NASHVILLE, Tenn. – As the world focus falls on COP26 and the urgent need to take drastic action to decrease our collective carbon footprint, the hemp building industry is poised to take a role. The building industry accounts for 40% of the world’s carbon footprint. Performance sustainable building materials are needed to continue growing as a society without sacrificing the planet. Hemp-lime, or hempcrete, construction is emerging as an answer to this existential crisis.
Sustainable building practices are increasingly being championed by many groups. One group is the Ekvn-Yefolecv, an ecovillage of Indigenous Maskoke persons who, after 180 years of displacement, have returned for the purpose of language revitalization, regenerative agriculture, and natural building. Ekvn-Yefolecv Co-Director Marcus Briggs-Cloud stated, “We are dedicated to coupling knowledge from our traditional Maskoke ecological worldview with emerging innovative approaches to regenerative lifeways that respond to, and will help us navigate, climate crisis. We appreciate our partnership with USHBF, HempStone and BastCore to manifest this first hempcrete project in our traditional homelands.”
The US Hemp Building Foundation, USHBF, was established to help fund projects to develop the US hemp building industry. One of their initiatives is the workforce development program, which is designed to train groups in underserved communities on how to build with hemp. President of the USHBA, Jacob Waddell explains, “We believe that creating an inclusive community in this emerging market is crucial.”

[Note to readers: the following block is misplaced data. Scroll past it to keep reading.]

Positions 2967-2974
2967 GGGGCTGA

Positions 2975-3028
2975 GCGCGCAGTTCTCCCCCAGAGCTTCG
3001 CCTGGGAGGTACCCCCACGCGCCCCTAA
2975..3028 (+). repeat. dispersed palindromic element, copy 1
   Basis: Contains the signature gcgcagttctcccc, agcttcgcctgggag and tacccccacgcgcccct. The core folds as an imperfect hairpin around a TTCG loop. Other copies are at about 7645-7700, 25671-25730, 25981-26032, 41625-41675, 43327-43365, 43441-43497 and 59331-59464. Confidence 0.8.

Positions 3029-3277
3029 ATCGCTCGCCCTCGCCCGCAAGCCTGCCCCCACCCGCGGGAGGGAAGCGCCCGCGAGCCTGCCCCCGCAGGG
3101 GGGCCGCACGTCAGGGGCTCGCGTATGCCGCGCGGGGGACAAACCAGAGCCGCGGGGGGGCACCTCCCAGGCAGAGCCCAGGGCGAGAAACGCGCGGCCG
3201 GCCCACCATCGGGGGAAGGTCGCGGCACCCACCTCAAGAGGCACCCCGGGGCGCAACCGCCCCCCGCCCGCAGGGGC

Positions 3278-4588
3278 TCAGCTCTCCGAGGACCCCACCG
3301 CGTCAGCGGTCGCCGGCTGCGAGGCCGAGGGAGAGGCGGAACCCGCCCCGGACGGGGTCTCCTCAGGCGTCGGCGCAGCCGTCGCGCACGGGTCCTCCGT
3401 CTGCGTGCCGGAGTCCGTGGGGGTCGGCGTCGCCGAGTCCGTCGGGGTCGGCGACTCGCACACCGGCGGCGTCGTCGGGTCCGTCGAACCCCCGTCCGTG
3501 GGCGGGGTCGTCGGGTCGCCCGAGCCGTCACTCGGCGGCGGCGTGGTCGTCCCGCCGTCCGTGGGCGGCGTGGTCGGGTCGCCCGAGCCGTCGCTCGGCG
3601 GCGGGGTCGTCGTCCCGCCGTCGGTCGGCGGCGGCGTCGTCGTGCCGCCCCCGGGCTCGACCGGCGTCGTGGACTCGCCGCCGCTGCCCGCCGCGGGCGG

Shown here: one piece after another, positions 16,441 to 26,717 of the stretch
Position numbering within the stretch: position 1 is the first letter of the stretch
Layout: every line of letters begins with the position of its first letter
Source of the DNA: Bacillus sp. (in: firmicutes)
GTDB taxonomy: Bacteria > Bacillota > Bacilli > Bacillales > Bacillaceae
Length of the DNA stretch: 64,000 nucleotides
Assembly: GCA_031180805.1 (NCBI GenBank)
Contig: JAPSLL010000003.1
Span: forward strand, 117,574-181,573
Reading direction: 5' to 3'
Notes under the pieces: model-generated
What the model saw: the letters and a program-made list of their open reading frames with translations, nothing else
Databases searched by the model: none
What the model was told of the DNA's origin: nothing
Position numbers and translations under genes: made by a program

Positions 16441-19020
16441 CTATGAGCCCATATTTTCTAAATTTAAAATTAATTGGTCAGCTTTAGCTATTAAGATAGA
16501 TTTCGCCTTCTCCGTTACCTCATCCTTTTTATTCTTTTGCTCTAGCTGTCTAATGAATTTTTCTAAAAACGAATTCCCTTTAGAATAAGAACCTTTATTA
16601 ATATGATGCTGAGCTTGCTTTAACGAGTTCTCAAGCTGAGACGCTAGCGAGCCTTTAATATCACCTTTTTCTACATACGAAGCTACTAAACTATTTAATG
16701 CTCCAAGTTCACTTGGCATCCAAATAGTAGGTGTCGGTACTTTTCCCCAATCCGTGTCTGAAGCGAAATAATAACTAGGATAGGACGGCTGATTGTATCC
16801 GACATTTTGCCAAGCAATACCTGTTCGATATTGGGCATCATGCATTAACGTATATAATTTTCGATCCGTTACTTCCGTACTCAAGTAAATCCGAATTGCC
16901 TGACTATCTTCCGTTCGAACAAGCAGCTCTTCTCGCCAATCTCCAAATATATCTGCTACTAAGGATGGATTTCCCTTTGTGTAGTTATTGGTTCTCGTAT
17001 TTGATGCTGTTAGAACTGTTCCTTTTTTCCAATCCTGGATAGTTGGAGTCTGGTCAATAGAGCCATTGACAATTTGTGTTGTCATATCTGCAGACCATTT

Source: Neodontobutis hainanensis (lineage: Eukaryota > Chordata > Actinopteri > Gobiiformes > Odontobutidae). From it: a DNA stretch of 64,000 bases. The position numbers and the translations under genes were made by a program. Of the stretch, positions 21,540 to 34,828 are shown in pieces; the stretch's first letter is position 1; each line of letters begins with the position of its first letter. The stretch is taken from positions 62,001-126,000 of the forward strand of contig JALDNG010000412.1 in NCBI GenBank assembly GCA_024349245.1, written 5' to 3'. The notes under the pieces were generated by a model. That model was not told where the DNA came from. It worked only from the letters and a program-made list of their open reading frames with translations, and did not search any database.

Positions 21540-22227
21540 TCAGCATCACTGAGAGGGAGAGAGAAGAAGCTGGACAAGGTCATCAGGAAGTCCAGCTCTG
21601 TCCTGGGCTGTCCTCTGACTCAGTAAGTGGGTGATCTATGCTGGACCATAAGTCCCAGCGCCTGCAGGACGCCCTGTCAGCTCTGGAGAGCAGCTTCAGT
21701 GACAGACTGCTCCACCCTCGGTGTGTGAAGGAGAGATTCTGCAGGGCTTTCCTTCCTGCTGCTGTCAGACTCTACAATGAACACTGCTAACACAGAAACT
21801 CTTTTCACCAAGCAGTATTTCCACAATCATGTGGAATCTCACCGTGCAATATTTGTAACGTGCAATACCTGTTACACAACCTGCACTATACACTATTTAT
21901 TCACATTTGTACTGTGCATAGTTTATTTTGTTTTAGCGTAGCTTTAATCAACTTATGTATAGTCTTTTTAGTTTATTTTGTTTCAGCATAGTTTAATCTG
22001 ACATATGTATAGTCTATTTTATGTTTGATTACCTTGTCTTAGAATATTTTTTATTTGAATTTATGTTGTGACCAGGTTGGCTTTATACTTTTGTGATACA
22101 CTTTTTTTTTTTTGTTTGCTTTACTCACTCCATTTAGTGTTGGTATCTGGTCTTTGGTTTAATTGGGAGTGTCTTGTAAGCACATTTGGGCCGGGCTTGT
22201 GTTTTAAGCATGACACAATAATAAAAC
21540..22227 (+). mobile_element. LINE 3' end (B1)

Ekvn-Yefolecv and the USHBF have come together to help train members of the Ekvn-Yefolecv community on how to build with hemp-lime. Jennifer Martin of HempStone LLC, a pioneer and a major industry force was brought on to lead the training. “Ekvn-Yefolecv’s commitment to sourcing local materials has undoubtedly moved the industry forward in the Southeast US and paves the way for others to obtain local hempcrete materials in their region. It’s an honor and a privilege to work alongside such thoughtful, committed, and creative people.” said Martin.
The groups worked to collaborate with local supply chain partners to decrease their carbon footprint and strategically develop the supply chain. BastCore is a leader in hemp processing innovations based in Montgomery, AL and is aiming to become a major supplier of hemp hurd in the US. BastCore donated the 6,000 lbs of hemp hurd for the project. “We have supported the USHBF for several years and are happy to supply this project with our hemp hurd. Building a domestic supply chain is the foundation for the hemp building industry. We believe very strongly in the workforce development program and are excited to see the market shifting towards carbon storing materials, as opposed to traditional carbon emitting materials” said, Managing Director of BastCore, Austin Bryant.
This project shows what can be done to change the story of the building industry, from one of major carbon contributors to one of the most innovative and influential sectors for advancement as we create a more sustainable future.
(This information is primarily sourced from BastCore; United States Hemp Building Association. Highly Capitalized has neither approved nor disapproved the contents of this news release. Read our Disclaimer here).